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aircraft with a machine gun and he downs three germans. but the problem is you have this big fan in front of you. how do you shoot through this propeller without shooting your own propeller off? and one of the things that they will come up with is a propeller guard, or a piece of metal they will attach onto the propeller to throw the round one way or the other as it strikes the propeller. the problem is ricochets tend to go wherever the hell they want to go. to include your own engine. also, in terms of aerodynamics it also reduces the efficiency of the propeller for about 30%, ballpark figure. okay? as pursuit aviation grows, we see more and more of these organization that's are purely designed just for fighters. at the battle of verdun the
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germans are going to start consolidating their fighters into distinctive units. pursuit squadrons. and the french will return in kind with their own fighter squadrons. because we want to prevent enemies from seeing our locations we need units that are specifically designed to do the counterreconnaissance role. so we're going to see the advent of these kinds of organizations. the gentleman you see here, oswald boca, is a very famous german fighter pilot at this time and he's going to codify the first few rules of fighter combat that still exist today, quite frankly. many fighter pilots -- although the technology's changed, yes, i get that. but many of the ideas and concepts that he puts down on paper are still with us today and he's the first one to write these down and he shares these with the members of his squadron. he's a very innovative aviator during this time. and his legend still resonates
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today. and here are some ideas that boecke puts forward for us. try to keep the sun behind you to blind your enemy. fire at close range. always keep your eye on your opponent because it's very easy to lose these airplanes. it's a small airplane but it's a big sky. he's the first to kind of codify some of these ideas. never forget your line of retreat. attack your opponent from behind. if your opponent dies on you, don't dive down p fly up to meet it. the germans will actually establish a fighter pilot school in 1916. three to four weeks to actually get guys up to speed on fighter tactics. this is something the british really lag. and the french to a certain degree. the germans have the best training of all the powers at this time. a german pilot's going to have about 60 hours of flight training before he goes into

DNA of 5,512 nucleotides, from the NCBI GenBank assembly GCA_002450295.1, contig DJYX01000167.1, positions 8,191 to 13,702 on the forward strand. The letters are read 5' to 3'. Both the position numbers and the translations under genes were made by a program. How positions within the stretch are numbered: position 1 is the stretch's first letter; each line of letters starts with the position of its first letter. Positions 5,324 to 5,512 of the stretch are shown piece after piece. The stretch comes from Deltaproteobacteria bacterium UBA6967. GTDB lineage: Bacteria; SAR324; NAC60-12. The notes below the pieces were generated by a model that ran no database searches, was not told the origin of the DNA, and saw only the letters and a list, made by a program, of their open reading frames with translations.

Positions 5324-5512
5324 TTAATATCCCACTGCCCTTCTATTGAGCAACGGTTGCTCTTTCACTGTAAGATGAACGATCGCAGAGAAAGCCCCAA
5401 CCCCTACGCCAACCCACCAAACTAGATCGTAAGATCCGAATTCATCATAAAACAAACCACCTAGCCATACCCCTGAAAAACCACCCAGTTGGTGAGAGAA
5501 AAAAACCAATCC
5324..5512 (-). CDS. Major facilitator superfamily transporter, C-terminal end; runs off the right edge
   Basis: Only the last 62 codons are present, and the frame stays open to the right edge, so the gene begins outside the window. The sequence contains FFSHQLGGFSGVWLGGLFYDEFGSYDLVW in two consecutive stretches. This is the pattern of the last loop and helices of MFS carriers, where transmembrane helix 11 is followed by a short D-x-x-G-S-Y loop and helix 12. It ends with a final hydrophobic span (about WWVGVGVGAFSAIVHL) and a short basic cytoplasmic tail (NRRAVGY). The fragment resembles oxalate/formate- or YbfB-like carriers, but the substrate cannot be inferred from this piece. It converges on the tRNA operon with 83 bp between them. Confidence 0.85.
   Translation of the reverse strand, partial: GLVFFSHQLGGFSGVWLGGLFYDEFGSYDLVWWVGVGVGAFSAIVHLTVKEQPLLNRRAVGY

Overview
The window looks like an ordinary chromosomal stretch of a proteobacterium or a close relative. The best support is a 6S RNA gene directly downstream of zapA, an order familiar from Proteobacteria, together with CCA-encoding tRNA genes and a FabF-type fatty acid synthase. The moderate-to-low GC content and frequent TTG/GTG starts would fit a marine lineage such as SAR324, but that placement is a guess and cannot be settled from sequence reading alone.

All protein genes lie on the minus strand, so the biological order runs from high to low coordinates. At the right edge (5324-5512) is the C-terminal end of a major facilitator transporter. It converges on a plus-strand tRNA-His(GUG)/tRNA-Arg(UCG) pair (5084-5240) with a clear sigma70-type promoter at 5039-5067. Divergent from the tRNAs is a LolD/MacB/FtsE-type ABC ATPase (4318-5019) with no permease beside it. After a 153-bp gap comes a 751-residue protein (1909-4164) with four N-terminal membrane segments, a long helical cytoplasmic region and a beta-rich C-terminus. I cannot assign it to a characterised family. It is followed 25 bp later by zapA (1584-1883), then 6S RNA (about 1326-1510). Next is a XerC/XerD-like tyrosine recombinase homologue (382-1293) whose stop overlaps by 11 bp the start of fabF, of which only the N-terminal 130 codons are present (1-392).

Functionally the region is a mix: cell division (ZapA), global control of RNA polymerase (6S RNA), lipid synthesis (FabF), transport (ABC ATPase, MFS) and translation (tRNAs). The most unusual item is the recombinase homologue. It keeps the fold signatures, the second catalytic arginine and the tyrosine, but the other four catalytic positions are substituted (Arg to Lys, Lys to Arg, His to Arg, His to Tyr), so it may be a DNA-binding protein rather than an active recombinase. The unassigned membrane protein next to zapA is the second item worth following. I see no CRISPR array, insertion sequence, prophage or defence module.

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combat. your british counterpart has about 20. and the quality of the instruction is a mixed bag if you're on the allied side. keep in mind these aircraft are not very stable. you have to fly these airplanes. what i mean by that, you just can't set the trim tabs, take your hands off and let it fly around like you can in a modern airplane. these things are very unstable. and as time goes on, in 1916 this really becomes a war about technology. engin engines, horsepower, aerodynamic characteristics of these airplanes is important. on a strategic level the british and the french are going to produce more aircraft engines by far than what the germans can possibly keep up with.
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the germans as know it have a strategic shortfall in natural resources. they're going to stick with basically the same type of engine for most of the war. they have a few, but the same type of engine, the daimler benz 160 horsepower bmw engine. however, they'll make refinements to then gin and it will get more powerful up to about 200, 210 horsepower as the war goes on. however, by the end of the war the allies are producing 200, 300, 500-horsepower engines because they have the resources to do it. so it's interesting what you see in terms of aircraft development during the war is that the germans have innovations with regard to aerodynamics. because they have less powerful engines. while the allies build aircraft that are very powerful and less dynamic. so there's kind of a trade with regard to overall philosophy, the development of airplanes on both sides.
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and of course airplanes are temperamental things. i love this quote. now, as early as 1911, depending on who you read, this idea of an interrupter gear to solve the problem of a propeller in front of a machine gun, is drawn up. who draws it up? there's lots of dispute about this. some say it's a swiss engineer by the name of franz schneider who's one-running for german aircraft companies. anthony fokker says he did it. so it depends on who you read and which side you want to take on this one. but the point is in may of 1915 the fokker eindecker makes its debut and it's the first true fighter aircraft. the pilot can aim the aircraft